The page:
The Handsome Stupid man is really Gavin Norwood, Viscount Kendale and he is still following Marielle around. Under his breath he refers to her as a bitch. Wow, I thought, that's a tad bit harsh, what did she ever do to you? Because my memory of the first two books has faded, I don't recall why he's so angry with her. I was hoping for some kind of clarification that would justify his anger, but it never came. The only thing I could deduce was that at one time a French woman betrayed the army battalion he was serving in, resulting in a semi-massacre of that army unit. Of course, you know what that means! That means a-l-l women are suspect and not to be trusted. So they must be followed from place to place because they are up to something - especially Marielle. She's doing something nefarious - what it is Gavin doesn't know, but she's probably a spy. Why does he think that? I don't know, I guess because she doesn't check in with him whenever she goes hither and yon.

You know, I do get mighty tired of bonehead heroes who can't trust women because they are under an assumption another woman did something wrong. And, by the way, I don't believe in the other two books it was ever proven that the unknown French woman actually was guilty. Maybe she'll make an appearance in the next book, because there are still plenty of distrustful men left in this series. 

Actually, Gavin is a little bit correct in his assumptions; Marielle is up to something. What she is up to is one of the many convoluted plots in this story. Here is my take: she is smuggling prints out of England delivering them to France, because there is a bad guy in France she wants to bring down. Everyone knows just how powerful political cartoons can be, and how dangerous. There are people being killed just to stop these prints from leaving the country. But she's up to more than just that - she actually is the engraver of those prints, but she doesn't want anyone to know that. And, is she who she says she is? Is there someone in France who is locked up and she trying to save? Is she going to do all that on her own? And, does she still have time to seduce Gavin? You betcha!

Gavin. This guy also has a plot going on. Besides following Marielle around and jumping to conclusions, he is also searching for the traitor responsible for the murder of his army friends. He's formed a private militia and he's doing all these secret, nefarious things like invading France without anyone being aware. Except that is for the home office and his omnipresent-friend/ex-friend who keeps warning him about things.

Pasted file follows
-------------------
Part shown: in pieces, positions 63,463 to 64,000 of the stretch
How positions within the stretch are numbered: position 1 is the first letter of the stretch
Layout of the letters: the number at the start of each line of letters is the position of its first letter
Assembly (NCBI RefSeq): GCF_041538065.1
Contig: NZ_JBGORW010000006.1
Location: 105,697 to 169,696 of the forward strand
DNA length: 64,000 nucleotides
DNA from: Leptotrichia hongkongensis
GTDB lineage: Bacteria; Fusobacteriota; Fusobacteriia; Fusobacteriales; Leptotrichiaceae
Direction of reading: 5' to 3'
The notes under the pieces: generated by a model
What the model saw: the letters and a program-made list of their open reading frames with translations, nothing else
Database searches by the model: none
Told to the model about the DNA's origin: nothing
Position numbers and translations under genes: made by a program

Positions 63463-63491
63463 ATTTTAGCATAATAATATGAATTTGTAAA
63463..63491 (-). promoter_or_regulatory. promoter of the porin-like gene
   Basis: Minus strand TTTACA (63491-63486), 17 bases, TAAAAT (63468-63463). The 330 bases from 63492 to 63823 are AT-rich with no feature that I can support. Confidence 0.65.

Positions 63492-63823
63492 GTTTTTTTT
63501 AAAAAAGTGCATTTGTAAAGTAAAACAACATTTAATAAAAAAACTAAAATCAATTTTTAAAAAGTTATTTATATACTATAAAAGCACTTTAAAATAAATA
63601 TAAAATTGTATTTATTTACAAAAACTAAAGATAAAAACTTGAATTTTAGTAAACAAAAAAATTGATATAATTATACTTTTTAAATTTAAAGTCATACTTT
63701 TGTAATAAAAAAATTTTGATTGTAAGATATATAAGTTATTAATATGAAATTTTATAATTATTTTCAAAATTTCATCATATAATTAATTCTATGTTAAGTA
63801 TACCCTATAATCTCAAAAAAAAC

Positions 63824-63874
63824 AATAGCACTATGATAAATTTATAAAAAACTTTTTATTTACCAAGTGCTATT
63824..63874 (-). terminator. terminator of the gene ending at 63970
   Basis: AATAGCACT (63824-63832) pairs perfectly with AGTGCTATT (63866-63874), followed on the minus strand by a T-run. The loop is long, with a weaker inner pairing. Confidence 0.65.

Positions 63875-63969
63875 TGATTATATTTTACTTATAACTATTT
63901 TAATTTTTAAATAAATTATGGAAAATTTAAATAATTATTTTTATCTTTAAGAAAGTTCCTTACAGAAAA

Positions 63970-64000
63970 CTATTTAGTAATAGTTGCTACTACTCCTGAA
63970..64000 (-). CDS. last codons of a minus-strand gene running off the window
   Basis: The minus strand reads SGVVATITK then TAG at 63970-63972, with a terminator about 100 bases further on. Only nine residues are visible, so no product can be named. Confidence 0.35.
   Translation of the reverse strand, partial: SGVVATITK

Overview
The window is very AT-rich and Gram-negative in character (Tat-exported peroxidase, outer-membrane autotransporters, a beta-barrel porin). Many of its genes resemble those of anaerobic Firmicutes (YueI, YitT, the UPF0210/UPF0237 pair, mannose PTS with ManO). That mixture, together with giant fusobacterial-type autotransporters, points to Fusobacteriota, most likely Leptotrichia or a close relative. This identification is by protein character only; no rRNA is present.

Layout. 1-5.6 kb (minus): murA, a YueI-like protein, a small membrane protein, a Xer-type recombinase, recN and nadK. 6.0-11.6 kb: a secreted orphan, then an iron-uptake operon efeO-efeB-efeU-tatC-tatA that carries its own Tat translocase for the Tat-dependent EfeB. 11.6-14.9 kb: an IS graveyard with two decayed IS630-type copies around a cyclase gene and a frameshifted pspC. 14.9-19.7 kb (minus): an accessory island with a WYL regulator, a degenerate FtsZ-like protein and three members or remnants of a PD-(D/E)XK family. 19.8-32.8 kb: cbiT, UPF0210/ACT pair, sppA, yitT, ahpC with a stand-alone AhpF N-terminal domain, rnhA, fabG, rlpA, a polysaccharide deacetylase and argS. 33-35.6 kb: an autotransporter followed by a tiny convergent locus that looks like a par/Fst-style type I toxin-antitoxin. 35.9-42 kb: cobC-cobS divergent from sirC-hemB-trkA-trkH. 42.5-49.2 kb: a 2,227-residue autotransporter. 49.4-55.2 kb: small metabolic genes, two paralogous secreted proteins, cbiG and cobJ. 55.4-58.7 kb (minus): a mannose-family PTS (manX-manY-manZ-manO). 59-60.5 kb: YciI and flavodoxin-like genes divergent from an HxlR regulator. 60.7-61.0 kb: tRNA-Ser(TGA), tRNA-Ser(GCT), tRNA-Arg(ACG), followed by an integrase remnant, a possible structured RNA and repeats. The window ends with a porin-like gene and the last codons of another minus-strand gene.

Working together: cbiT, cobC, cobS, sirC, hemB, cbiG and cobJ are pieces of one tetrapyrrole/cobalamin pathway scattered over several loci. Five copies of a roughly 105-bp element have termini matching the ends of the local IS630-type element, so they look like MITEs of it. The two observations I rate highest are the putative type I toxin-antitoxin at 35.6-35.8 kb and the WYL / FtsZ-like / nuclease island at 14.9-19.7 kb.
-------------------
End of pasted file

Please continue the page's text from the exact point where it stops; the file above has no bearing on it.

I couldn't decide whether this story was a spy story, an adventure story, or a romance. There were too many things going in different directions and when I found out what Marielle was up too, my reaction was, "You're kidding me." Gavin and Marielle were strong secondary characters; however, having their own story weakened them. I was especially disappointed in Gavin. His treatment of Marielle after sex bordered on the Steve Morgan school of charmers. Gavom was very cold-blooded when it came to any whankee-woo. His character bothered me so much that I was awakened in the middle of night and had to write down my thoughts on him. He's portrayed as a darkly mysterious man, occasionally clever, but there was something missing. What was missing was his essence. His character was just a shadow. I felt as if I was just reading words and not connecting to any substance.

I loved Madeline Hunter's medieval stories and when I read the first one in this series I was anticipating some great moments. However, this particular tale was very convoluted and the characters did not live up to the promise they exhibited in their earlier appearances.

Time/Place: England early 1800s
Sensuality: There was sex


Falling for the Higland Rogue by Ann Lethbridge

March 27, 2014
Ok, so I'm a Romanceland Snob

I've been reading romance for a l-o-n-g time and I have to admit that I have a prejudice against certain publishing houses. You see, when I was a wee baby I started reading what I considered romance books. They were books like Forever Amber, My Cousin Rachel, and Rebecca - not technically romance and none of them had too much of a HEA. I've never considered Mr. DeWinter someone a sane woman would want to spend the rest of her life with. Then one day I stumbled across a whole row of books at the library from an author by the name of Heyer and there was no turning back.